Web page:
The Washington Post editorial page led the charge in denouncing the change in Senate filibuster rules engineered by Majority Leader Harry Reid (D-Nev.) and 51 of his Democratic colleagues last Thursday. Many other media voices quickly followed suit.
The Great Debate
The party that brought you “death panels” and “socialized medicine” has rolled out another term — carefully selected, like the others, for its power to freak people out. “Court-packing” now joins a Republican rogue’s gallery of poll-tested epithets.
As Americans examine the astounding dysfunction of their government, gerrymandering is usually cited as the prime culprit. This narrative offers a compelling villain: venal politicians who draw district boundaries for partisan advantage or to protect their own incumbency.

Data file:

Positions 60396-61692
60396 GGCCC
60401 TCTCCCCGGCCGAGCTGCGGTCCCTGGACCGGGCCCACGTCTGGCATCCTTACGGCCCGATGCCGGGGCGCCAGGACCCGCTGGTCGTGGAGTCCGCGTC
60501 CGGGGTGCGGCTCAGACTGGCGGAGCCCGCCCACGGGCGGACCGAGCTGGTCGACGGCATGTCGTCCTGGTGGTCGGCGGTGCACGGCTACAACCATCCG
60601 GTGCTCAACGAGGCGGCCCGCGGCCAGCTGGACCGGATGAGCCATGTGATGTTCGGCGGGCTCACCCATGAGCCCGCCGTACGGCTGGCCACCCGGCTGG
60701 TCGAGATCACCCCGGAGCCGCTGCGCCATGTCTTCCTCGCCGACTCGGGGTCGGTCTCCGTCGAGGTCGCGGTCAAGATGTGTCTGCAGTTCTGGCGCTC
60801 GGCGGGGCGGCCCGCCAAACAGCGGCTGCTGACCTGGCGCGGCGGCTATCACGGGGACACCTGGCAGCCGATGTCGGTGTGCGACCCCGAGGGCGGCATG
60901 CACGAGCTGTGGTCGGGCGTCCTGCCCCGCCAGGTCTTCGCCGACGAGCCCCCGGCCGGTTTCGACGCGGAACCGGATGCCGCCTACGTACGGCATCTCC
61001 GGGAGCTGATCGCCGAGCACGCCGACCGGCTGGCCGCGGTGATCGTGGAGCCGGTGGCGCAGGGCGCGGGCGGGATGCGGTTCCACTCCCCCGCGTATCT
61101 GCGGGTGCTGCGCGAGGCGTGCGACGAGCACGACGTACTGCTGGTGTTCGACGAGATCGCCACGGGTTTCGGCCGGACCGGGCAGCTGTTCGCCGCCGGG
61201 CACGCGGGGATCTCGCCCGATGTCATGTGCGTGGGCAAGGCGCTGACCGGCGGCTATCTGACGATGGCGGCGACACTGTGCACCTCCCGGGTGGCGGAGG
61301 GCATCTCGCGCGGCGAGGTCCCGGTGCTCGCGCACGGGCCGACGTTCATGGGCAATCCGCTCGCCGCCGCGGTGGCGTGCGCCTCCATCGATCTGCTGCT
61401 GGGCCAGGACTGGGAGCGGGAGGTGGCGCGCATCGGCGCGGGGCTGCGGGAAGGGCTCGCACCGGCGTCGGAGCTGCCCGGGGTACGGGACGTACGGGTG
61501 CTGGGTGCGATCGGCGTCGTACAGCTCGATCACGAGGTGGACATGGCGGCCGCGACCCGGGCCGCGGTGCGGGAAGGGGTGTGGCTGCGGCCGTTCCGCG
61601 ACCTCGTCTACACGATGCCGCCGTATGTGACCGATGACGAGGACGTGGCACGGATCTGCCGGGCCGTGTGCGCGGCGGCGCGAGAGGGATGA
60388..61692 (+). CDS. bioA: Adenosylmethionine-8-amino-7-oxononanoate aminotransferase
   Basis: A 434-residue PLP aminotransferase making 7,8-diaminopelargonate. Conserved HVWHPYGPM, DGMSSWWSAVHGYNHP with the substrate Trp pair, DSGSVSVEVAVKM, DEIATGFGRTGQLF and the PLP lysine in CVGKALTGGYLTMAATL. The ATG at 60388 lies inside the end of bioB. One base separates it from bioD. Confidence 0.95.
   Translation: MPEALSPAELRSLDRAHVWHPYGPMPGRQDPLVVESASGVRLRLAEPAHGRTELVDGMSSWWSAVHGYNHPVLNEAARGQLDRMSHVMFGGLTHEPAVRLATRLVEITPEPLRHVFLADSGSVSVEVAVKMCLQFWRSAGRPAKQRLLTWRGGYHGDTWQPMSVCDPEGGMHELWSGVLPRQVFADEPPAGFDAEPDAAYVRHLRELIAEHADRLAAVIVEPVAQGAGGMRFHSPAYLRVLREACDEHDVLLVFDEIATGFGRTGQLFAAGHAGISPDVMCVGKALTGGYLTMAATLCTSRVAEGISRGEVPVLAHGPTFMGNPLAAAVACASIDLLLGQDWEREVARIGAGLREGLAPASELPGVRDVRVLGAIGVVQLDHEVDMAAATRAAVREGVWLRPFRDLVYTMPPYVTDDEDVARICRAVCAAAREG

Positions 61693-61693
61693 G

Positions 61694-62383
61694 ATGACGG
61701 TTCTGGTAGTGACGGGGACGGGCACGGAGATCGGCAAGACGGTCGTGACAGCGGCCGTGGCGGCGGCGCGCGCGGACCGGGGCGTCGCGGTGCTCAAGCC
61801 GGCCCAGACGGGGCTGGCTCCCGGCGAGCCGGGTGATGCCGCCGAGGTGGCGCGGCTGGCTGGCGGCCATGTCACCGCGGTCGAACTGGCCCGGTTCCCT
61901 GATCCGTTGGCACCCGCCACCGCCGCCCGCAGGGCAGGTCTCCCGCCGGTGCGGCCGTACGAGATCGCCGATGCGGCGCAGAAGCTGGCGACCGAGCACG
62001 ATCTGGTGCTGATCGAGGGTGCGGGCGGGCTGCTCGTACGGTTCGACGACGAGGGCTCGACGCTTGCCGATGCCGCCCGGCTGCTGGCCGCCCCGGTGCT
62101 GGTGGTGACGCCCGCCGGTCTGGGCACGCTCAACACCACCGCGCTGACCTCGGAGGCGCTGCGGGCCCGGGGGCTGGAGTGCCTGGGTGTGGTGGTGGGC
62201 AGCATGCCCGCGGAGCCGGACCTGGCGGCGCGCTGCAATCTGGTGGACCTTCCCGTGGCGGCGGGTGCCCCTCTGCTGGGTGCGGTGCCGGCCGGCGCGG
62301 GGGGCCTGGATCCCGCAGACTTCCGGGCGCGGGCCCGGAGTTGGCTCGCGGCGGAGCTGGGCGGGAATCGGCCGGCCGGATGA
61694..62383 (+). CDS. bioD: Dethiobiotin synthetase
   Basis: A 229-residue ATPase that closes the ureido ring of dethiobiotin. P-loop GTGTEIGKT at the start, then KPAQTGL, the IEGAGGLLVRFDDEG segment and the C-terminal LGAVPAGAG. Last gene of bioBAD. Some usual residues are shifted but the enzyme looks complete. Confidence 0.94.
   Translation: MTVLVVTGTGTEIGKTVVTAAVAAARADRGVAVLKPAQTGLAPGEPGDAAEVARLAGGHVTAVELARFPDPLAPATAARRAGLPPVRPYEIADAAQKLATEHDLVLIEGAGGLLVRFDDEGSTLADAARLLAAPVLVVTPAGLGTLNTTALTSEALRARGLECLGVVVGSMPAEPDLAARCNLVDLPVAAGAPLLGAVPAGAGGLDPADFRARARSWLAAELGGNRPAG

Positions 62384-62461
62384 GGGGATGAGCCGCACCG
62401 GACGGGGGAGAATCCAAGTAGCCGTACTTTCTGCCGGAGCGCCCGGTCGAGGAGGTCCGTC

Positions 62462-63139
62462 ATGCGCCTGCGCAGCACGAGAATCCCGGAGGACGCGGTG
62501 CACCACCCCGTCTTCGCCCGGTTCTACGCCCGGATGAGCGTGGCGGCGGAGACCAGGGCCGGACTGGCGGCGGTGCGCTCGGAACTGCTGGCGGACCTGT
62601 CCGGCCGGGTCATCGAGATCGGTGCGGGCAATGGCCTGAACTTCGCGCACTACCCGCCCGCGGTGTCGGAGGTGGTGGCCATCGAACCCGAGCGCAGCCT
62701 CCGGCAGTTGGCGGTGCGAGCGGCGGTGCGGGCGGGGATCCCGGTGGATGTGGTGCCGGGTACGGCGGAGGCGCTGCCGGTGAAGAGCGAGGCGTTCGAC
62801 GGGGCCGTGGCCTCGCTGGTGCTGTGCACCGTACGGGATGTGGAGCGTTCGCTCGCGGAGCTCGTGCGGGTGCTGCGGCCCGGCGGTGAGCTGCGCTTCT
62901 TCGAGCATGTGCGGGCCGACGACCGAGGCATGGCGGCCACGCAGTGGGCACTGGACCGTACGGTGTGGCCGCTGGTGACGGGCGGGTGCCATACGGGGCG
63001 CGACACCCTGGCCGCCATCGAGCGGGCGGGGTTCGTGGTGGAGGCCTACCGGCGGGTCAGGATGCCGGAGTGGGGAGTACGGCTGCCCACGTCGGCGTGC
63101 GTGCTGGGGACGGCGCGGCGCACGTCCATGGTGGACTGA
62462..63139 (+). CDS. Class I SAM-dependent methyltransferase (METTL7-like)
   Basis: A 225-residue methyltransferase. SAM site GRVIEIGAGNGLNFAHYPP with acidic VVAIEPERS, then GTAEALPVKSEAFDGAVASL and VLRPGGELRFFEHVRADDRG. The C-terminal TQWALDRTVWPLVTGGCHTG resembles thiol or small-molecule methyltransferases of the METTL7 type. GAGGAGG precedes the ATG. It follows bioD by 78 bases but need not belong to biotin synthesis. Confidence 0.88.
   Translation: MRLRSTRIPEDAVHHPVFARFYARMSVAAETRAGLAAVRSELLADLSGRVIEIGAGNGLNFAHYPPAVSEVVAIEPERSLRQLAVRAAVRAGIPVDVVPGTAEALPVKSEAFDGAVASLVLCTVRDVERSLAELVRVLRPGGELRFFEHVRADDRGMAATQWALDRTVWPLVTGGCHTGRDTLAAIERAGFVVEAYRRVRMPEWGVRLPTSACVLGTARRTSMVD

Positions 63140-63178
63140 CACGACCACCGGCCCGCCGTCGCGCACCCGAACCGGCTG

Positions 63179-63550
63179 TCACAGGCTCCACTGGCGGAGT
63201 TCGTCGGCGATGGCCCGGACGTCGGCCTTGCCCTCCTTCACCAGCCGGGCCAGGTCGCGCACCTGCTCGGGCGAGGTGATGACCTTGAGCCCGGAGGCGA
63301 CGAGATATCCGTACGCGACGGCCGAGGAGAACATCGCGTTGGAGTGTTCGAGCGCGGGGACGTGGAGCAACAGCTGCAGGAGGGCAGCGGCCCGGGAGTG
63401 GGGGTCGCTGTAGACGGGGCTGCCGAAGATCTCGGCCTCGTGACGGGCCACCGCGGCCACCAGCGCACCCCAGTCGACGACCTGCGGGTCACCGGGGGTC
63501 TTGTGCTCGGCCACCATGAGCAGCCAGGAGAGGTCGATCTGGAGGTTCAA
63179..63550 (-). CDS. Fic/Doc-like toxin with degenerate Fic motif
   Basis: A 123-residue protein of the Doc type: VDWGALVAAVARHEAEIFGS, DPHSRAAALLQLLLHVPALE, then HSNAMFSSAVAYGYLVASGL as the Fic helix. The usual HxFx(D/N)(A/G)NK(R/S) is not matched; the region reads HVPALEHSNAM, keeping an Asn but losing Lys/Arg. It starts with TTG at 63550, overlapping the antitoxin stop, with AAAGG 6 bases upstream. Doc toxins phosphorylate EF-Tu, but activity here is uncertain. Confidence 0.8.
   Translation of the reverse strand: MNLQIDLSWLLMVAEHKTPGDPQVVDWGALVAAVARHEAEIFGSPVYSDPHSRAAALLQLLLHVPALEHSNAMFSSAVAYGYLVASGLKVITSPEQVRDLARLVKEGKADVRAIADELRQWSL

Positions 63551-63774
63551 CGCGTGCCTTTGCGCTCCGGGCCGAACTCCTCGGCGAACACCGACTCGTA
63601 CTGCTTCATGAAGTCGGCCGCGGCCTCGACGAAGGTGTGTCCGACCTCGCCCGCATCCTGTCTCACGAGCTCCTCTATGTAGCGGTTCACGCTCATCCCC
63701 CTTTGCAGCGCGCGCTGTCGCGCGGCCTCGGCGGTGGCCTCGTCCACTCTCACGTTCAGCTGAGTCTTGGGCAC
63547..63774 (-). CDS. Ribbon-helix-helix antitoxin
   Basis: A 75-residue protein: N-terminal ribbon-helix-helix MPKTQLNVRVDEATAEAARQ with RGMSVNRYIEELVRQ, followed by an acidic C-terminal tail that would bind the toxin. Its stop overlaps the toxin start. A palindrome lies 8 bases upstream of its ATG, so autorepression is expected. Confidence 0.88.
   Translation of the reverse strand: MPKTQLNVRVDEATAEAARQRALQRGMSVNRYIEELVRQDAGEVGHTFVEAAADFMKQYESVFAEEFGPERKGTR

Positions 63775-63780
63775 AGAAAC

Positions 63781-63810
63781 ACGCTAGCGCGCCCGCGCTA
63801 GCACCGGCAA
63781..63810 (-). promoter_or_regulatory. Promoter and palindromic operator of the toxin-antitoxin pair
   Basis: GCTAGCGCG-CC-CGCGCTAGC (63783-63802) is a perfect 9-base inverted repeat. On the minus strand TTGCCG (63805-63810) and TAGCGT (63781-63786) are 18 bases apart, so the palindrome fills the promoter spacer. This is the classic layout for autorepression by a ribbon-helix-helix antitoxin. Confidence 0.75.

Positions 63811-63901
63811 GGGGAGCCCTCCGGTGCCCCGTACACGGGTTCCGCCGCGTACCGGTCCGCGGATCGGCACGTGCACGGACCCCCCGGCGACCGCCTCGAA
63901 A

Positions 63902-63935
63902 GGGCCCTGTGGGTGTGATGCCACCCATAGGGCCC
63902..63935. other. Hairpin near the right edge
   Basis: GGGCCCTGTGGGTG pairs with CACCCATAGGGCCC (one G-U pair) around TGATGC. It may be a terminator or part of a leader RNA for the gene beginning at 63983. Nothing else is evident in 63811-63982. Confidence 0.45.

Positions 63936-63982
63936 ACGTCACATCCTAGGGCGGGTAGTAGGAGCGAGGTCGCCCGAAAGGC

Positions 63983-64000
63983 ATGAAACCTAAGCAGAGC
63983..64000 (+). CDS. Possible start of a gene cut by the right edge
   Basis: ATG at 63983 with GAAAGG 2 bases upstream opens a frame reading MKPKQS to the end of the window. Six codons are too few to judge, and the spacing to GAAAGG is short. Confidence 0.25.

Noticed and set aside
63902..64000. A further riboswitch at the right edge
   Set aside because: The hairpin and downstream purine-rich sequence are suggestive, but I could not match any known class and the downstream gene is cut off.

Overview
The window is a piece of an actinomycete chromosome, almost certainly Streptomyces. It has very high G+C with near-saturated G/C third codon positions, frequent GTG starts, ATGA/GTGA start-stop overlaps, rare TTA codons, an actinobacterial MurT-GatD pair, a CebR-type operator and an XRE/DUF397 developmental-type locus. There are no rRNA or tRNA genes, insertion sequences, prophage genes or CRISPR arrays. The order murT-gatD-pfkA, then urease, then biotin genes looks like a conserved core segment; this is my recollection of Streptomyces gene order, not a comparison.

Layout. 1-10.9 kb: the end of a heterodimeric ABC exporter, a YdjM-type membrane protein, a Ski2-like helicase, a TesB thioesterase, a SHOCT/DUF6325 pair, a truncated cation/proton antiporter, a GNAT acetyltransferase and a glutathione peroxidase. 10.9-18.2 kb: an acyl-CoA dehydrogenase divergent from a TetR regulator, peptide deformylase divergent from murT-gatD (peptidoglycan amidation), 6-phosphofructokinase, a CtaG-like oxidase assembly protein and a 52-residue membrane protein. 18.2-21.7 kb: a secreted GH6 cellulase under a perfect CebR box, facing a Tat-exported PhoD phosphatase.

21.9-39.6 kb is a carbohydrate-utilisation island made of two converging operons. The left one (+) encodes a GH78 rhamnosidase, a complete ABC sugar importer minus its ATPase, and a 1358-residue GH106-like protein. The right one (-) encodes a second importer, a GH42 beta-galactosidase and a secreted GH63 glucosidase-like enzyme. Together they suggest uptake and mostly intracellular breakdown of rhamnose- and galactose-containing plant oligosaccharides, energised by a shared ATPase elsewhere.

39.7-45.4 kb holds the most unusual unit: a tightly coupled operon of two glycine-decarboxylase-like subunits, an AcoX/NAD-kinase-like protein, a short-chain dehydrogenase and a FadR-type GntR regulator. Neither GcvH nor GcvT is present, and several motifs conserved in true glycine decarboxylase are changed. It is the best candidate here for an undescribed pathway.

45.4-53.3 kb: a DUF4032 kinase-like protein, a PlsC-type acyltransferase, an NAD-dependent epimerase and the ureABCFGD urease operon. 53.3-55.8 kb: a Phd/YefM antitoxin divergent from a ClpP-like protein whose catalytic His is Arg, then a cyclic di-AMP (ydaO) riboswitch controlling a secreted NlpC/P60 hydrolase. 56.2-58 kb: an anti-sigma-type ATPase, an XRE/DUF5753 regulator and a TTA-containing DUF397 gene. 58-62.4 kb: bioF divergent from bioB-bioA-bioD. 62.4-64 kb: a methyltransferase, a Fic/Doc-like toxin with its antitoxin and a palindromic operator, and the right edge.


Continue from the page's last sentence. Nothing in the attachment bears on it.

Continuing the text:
It could be that President Barack Obama and the Republican House of Representatives will again be able to avert fiscal and financial chaos through a short-term, ad hoc agreement on government funding and the “debt ceiling” limit. This would be good news for the world and its markets.
The political battlefield of the current government shutdown looks a lot like the last big shutdown of 1995. But major changes within the Republican Party in Congress — a weaker leadership, the demise of moderates and two decades of gerrymandering — could make this year’s endgame far harder.